[HX89051], Letter from Witter and Kenyon to Jesse H Lippincott, August 15th, 1889


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[HX89051], Letter from Witter and Kenyon to Jesse H Lippincott, August 15th, 1889

Editor's Notes

Summary: Opinion of Messrs. Witter & Kenyon as to marking of Phonographs with Dares, &c., of certain Patents. New York, August 15th, 1889. Jesse H. Lippincott, Esq. Dear Sir: Your letter of August 5th, 1889, including copy of a letter from A. Pollok and also a translation of an Article from "La Nature" under date of 1878, were duly received. We have also had several interviews with yourself and with your Mr. Lombard, and [are in effect asked the following questions]: 1. Ought the article designated in your business as the Phonograph to be marked with the patent date of patent No. 341,214, dated May 4th 1886, to Bell and Tainter, and Patent No. 341,288, dated May 4th, 1886, to Tainter. 2. We are also asked to examine the translation from "La Nature" the two patents dated May 4th 1886, No. 341,214 and 341,288, and the Phonograph above referred to. We have examined the translation from "La Nature," the two patents dated May 4th, 1886 and the Phonograph. [Witter and Kenyon opine that Lippincott's right to mark his phonographs under the two patents is completely unaffected by the description of the device in "La Nature." It is in Lippincott's interest to mark the devices with these two patent numbers that Lippincott controls, and he will forfeit certain rights and advantages of great value if he does not. For example, if he fails to mark such patented articles he will only be entitled to recover damages accruing after the date at which he notifies an infringer of their infringement, and not before. The right of an injunction would be seriously affected moreover by a failure to so mark the patented articles. There are other reasons why the articles should be marked but these are sufficient. [Furthermore, Witter and Kenyon have examined the translation from "La Nature" and are of the opinion that the inventions of Bell and Tainter, as described and claimed in patents No. 341,214 and 341,288 are not found therein and that Lippincott's rights to the patents are unaffected by the article. They find the article disjointed and "blind" and doubt that any phonograph could be constructed by the aid of it. The article itself, they believe, admits as much.] As we understand it, that one of the Bell & Tainter inventions which the La Nature article is supposed by your informant to anticipate, consists in that improvement upon the Phonograph of Edison by which the record is produced upon a tablet by cutting away some portion of the surface of the tablet as distinguished from indenting. Now although this translatino from "La Nature" speaks in a general way of the use of stearine upon a glass surface as forming the material upon which striations are proposed to be made, yet there is not a word anywhere in the said Article which indicates that any part of the stearine is to be removed,--that any part of the stearine is to be cut away in making the record. To indent the surface of the stearine by the striating instrument of the "La Nature" would be a compliance with the directions contained therein. We have carefully examined the instrument called the Phonograph, at your office, NO. 160 Broadway, in connection with explanations and information given by Mr. Thomas R Lombard, and we are entirely satisfied that the instrument referred to and called the Phonograph embodies several of the devices set forth and claimed in each of the patents No. 341,214 and 341,288 to wit, the devices set forth in claims 1,2,3,4,5,6,7,8,9,10,19,22,24 and 27 of patent No. 314,214 and in claims No. 1,4,5,6,7,15,19,22,37 and 39 of patent No. 314,288. There are other claims of each of these patents, the substance of which are probably also found embodied in the instrument called the Phonograph, but it is entirely sufficient that one claim of a patent shall be found in a structure to make it obligatory to mark that structure as required by the Statue… Claims 7,8, and 10 of patent No. 314,214 and claims 1 and 4 of No. 341,288 refer to the tablet, and therefore those tablets should themselves be marked according to the statute, or the package in which the tablets are contained, if the tablets are of such a character that the marks cannot be put upon the tablets themselves. We believe we have answered the questions propounded to us and we remain, Yours very truly, Witter & Kenyon ? The final page of this number appears to be an official document transferring a patent: (2-178.) Received for record Sept 12-1889 and recorded in 0 41/9 page 18 of Transfer of Patents. In Testimony Whereof I have caused the seal of the Patent Office to be hereunto affixed. E. E. Mitchell Commissioner of Patnets [Sealed, and E TELL written next to Mitchell's signature] [name mentions: Witter Kenyon Lippincott La Nature Bell Tainter Mr. Thomas Lombard Thomas Edison]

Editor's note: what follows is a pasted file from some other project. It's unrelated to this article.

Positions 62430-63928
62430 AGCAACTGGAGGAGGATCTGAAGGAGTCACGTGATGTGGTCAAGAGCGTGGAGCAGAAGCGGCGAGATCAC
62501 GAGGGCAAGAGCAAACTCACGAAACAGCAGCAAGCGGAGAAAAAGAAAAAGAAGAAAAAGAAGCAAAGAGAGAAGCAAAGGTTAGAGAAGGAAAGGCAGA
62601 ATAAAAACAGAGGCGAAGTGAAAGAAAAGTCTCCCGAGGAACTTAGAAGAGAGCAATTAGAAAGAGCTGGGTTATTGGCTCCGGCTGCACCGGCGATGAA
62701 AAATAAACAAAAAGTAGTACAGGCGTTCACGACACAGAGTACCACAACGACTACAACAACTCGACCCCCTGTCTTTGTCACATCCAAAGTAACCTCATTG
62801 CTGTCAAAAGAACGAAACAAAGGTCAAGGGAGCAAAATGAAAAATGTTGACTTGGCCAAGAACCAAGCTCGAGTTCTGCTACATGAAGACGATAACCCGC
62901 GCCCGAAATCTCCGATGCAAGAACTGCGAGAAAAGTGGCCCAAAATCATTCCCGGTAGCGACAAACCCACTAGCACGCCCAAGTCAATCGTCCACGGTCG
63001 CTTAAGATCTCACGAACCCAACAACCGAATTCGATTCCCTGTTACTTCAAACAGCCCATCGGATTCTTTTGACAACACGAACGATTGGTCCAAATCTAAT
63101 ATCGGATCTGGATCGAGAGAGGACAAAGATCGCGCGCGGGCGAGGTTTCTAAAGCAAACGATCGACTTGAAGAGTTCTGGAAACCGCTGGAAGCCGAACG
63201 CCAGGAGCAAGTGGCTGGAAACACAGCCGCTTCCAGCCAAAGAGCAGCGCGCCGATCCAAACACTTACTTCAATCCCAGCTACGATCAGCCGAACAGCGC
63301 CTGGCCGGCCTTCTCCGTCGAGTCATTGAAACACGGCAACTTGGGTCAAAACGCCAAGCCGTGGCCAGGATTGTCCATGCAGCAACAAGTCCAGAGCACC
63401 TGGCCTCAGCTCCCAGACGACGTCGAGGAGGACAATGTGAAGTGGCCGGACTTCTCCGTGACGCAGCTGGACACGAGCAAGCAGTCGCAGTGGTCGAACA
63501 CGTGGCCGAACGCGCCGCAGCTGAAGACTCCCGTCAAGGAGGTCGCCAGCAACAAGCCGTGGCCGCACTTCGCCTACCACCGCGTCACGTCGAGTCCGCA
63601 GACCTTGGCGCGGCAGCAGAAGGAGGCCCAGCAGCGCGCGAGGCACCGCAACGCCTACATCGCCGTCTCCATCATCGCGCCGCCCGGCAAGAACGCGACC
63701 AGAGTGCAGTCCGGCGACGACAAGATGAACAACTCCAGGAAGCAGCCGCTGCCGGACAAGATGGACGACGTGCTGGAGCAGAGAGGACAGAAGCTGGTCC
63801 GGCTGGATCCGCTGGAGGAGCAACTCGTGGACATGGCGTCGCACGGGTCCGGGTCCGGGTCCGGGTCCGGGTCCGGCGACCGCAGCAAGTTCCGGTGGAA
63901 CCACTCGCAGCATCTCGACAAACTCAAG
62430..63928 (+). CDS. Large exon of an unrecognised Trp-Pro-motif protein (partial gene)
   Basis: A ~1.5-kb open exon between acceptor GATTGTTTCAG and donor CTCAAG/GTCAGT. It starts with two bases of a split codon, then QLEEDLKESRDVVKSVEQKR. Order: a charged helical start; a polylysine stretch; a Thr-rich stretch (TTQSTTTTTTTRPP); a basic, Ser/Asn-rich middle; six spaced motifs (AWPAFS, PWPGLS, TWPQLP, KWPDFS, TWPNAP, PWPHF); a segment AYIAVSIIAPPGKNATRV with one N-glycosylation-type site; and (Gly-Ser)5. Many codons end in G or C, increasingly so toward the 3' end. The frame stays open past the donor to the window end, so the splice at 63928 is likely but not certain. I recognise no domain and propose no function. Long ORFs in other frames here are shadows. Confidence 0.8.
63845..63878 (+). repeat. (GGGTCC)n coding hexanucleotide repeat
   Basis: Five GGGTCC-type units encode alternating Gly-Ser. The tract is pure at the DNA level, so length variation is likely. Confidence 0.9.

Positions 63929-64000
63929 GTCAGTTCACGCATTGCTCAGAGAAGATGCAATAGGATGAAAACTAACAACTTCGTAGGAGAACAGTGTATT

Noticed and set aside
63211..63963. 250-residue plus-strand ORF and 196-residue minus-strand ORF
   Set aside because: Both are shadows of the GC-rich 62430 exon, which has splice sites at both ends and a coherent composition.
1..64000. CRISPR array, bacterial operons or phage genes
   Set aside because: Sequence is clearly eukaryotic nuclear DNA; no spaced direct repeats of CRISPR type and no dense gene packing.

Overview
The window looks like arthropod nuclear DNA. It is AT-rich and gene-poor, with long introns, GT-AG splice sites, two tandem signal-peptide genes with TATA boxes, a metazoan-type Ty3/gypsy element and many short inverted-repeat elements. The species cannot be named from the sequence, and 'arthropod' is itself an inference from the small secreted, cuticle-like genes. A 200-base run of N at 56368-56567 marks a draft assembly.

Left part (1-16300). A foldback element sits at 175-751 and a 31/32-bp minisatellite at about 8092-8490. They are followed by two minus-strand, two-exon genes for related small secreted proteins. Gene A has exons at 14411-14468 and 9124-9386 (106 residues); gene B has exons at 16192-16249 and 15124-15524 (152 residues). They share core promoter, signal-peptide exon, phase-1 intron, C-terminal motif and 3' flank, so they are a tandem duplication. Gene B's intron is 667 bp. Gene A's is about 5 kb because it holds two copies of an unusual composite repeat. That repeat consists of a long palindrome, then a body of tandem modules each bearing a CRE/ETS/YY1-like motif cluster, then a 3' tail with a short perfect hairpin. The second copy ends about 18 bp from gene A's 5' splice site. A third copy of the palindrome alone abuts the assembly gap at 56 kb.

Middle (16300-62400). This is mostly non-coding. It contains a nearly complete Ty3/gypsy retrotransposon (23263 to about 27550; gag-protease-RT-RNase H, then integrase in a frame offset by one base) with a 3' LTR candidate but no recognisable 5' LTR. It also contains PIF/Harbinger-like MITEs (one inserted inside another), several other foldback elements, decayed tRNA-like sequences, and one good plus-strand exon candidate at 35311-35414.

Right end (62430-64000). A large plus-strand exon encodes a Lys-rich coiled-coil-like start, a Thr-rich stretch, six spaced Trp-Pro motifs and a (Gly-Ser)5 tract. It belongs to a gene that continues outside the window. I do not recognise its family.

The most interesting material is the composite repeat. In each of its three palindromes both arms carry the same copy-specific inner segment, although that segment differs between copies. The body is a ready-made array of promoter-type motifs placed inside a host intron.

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Thomas A. Edison Papers, School of Arts and Sciences, Rutgers University
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